“It’s important that each of the customers understands what this means and is comfortable completing this onboarding process,” says Galley. “What we’ve found is that for the handful of people who don’t understand or are uncomfortable with the idea, we ask them to give us a try. And if, after meeting some of their banking needs with us, they aren’t satisfied, we can pick up the conversation, and usually, we’ve won them over. But there are no conditions to give us a chance.
MidFlorida Credit Union is another bank hunter. In 2019, it acquired Ocala Community Bank & Trust of Florida, a $730 million asset bank. It also purchased the assets of First American Bank of Iowa, whose holdings include a $240 million portfolio of commercial and residential mortgages, primarily in the Naples and Cape Coral markets.
Moseley says MidFlorida targeted Ocala Community Bank & Trust out of a desire to expand its services, not just its geographic footprint. The bank had a strong treasury department, and adding that to MidFlorida’s offerings was a source of “good, solid growth,” he says.
What size is too big?
However, as credit unions have grown larger, they have clashed with bankers and industry advocates, like Sanchez, who is quick to point out the vast majority of credit unions – 80% to 85%, depending on his estimate – don’t fall into the “too big” category. These are not the ones that concern his organization.
“It used to be that the milkman’s union was for the milkman,” he says. “But the Navy Federal Credit Union is over $150 billion. They are bigger than our regional banks. They say, “We are non-profit. No, no, no, you’re a bank and you make a lot of money. And you must support the needs of our country, our society and our state.
Credit union leaders, meanwhile, argue that such characterizations miss the point — that there are fundamental differences that separate banks from credit unions and, as Galley points out, those differences are often poorly known.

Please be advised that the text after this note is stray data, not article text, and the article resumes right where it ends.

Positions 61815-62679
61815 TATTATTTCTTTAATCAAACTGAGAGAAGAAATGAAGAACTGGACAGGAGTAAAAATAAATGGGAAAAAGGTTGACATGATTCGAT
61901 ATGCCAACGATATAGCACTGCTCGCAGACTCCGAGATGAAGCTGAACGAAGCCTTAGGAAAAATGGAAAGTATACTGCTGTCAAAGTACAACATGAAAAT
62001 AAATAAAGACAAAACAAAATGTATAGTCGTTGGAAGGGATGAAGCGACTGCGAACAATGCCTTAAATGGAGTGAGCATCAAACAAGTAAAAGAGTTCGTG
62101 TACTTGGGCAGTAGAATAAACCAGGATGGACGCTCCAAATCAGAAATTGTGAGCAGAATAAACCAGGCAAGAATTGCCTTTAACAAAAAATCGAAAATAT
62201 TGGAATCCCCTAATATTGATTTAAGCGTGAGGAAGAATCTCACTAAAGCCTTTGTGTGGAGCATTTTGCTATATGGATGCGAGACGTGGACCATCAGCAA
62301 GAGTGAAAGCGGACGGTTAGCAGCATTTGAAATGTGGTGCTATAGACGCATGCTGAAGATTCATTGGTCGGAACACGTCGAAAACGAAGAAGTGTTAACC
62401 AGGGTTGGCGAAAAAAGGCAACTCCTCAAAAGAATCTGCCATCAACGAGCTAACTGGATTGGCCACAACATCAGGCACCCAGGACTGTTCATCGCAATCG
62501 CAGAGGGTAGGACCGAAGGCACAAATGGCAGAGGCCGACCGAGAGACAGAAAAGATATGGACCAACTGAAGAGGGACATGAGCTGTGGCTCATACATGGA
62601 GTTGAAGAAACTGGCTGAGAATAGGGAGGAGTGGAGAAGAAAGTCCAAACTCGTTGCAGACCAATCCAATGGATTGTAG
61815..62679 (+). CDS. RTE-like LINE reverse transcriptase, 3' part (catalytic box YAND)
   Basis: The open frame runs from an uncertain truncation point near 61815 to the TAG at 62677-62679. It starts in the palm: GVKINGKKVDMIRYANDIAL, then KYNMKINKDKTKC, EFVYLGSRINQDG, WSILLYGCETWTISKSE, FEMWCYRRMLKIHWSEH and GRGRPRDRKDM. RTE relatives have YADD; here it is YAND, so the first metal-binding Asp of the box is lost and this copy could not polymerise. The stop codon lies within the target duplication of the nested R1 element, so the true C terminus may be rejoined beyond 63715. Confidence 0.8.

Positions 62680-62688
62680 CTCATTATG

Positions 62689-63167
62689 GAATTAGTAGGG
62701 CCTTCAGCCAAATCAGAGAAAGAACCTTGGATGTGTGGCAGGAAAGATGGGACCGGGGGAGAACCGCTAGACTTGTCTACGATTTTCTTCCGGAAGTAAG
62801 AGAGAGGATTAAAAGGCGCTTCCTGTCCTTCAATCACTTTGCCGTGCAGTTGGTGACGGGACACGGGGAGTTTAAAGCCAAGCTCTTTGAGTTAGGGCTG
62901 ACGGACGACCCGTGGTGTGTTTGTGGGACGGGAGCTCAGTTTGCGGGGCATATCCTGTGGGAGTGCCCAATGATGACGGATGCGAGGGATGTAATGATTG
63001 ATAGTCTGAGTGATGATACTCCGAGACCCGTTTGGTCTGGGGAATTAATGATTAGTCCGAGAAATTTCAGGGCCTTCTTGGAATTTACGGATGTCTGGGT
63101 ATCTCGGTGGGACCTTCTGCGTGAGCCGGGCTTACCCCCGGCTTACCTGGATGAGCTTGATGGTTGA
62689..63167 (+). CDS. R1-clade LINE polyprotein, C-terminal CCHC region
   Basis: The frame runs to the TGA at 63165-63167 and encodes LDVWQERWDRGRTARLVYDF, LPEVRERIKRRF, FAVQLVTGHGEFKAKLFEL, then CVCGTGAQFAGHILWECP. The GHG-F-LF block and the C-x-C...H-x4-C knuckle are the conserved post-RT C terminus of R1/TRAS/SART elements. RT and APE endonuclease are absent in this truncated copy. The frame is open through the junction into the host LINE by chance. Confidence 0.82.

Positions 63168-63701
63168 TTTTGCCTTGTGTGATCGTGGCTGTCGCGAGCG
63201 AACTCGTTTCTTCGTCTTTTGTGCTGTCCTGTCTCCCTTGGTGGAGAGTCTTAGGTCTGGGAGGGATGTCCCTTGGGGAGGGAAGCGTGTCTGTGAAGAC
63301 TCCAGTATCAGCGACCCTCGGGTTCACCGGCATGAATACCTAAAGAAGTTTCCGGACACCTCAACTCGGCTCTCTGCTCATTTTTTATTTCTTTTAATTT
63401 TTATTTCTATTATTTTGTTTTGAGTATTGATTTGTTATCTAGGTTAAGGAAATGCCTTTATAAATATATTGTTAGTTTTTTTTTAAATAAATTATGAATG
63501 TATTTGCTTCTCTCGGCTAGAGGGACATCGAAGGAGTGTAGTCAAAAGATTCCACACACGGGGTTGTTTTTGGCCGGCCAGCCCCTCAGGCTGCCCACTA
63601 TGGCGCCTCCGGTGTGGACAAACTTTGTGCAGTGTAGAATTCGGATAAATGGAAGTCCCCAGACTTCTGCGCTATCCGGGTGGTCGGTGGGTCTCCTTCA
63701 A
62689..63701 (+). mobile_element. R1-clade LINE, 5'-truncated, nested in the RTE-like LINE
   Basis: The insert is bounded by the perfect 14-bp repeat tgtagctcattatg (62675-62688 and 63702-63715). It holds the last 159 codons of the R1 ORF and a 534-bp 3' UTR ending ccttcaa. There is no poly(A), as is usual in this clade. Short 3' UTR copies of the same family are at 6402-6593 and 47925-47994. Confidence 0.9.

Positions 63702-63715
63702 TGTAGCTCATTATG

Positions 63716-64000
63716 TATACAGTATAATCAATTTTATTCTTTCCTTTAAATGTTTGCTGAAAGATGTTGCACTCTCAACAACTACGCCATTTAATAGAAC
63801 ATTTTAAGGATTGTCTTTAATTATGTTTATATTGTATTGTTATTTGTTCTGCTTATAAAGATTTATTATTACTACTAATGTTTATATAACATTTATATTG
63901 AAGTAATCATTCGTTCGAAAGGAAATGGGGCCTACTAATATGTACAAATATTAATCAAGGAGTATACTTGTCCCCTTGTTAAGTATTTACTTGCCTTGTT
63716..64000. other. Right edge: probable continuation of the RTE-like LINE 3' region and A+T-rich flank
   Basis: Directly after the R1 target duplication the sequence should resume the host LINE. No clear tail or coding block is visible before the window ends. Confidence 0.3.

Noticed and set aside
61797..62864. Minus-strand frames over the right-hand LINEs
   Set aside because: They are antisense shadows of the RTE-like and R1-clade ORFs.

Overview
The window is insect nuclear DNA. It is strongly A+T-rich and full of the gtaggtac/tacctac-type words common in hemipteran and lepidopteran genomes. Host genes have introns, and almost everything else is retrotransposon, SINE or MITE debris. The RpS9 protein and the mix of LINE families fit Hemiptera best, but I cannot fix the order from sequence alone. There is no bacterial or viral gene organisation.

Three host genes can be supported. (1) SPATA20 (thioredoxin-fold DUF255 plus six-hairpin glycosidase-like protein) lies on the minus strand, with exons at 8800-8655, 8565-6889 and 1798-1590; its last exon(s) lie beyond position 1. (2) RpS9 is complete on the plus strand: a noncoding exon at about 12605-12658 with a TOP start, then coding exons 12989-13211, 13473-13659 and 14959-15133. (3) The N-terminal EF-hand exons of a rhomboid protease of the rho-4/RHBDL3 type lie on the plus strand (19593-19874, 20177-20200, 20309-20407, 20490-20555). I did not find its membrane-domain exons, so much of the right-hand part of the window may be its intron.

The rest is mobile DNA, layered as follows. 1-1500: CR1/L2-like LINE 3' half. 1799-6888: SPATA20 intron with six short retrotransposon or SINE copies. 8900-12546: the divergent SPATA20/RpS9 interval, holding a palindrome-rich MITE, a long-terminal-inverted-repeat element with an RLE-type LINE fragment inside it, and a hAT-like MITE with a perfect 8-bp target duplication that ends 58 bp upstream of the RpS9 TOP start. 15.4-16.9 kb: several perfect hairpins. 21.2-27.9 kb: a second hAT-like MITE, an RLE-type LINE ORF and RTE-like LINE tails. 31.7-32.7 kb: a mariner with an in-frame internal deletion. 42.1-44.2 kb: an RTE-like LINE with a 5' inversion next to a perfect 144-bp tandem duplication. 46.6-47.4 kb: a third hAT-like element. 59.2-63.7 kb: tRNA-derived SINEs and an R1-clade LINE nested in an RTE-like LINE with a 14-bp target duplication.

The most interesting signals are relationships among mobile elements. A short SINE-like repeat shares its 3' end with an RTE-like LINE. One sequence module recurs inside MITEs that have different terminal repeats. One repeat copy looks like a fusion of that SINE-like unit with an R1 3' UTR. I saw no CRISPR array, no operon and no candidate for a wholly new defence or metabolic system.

“Credit unions have a volunteer board of directors,” she says, “and their sole purpose and motivation is to help people be financially independent. I think anything that threatens that design doesn’t position us to help empower our members.
Sanchez agrees there is a clear need for credit unions. But he disagrees with the way the industry uses small “mom and pop” credit unions to represent itself in Congress.
“I’m not talking about them,” Sanchez said, referring to small credit unions. “Leave them alone. Put them aside.
Sanchez talks about Jacksonville-based Vystar Credit Union, which has total assets of more than $12.3 billion. Last year, Vystar acquired Heritage Southeast Bank, a Jonesboro, Georgia bank with $1.5 billion in assets. At that size, Vystar had purchased a bank that, if based on Florida’s west coast, would easily be one of the largest in the region. Sanchez is also critical of Dearborn, Michigan-based DFCU Financial, which agreed to a deal in early May to acquire First Citrus Bank of Tampa.
“They went way beyond their mission,” he says, “and quite frankly, our country can’t afford that kind of corporate welfare anymore.”